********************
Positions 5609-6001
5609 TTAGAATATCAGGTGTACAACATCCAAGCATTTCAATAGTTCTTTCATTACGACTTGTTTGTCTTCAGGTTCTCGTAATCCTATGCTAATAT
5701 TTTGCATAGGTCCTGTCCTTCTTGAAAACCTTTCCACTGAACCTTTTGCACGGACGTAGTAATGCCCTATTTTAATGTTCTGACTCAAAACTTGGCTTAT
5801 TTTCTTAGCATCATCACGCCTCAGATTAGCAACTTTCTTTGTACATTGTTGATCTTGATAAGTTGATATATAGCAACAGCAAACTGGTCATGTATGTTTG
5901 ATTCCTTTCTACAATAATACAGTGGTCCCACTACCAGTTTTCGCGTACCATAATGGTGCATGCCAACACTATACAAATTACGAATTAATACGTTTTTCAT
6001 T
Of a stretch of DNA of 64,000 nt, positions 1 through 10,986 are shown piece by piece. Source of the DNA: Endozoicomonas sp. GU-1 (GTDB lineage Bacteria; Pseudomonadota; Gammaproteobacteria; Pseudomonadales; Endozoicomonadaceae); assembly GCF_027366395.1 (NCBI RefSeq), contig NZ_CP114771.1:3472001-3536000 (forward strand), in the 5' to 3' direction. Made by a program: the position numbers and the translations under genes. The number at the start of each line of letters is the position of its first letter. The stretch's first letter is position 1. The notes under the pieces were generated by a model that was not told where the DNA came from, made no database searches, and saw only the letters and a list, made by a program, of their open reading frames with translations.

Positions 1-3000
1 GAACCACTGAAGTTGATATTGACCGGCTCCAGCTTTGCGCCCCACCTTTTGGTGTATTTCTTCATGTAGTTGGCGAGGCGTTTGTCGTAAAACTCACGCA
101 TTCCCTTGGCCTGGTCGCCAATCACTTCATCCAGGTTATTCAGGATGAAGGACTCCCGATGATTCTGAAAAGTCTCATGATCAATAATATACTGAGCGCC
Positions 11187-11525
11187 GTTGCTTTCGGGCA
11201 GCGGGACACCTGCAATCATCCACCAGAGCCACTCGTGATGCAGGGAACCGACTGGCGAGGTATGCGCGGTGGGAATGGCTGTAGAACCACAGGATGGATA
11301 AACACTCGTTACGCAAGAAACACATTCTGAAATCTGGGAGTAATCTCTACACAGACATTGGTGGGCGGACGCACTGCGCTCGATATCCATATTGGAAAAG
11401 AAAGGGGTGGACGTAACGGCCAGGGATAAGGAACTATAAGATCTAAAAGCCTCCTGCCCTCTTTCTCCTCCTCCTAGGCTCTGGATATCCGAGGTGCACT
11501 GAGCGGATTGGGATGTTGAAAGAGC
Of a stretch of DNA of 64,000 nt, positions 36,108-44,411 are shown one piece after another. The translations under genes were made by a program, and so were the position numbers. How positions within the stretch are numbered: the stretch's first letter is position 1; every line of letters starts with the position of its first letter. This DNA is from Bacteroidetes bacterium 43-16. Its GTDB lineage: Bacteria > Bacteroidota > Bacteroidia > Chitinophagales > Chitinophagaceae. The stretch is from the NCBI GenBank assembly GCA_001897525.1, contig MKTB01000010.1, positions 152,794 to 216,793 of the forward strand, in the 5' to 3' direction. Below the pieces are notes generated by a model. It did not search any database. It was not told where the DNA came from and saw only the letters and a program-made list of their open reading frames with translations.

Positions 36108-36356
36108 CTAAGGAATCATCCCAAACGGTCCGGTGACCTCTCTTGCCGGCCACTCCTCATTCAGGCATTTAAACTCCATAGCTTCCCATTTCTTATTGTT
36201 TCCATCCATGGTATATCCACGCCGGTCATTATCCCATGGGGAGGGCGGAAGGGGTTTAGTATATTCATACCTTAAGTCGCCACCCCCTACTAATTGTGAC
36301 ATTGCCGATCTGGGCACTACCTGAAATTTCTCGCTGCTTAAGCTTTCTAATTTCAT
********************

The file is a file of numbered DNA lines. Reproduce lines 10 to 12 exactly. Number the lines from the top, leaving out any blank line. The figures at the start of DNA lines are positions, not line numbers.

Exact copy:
101 TTCCCTTGGCCTGGTCGCCAATCACTTCATCCAGGTTATTCAGGATGAAGGACTCCCGATGATTCTGAAAAGTCTCATGATCAATAATATACTGAGCGCC
Positions 11187-11525
11187 GTTGCTTTCGGGCA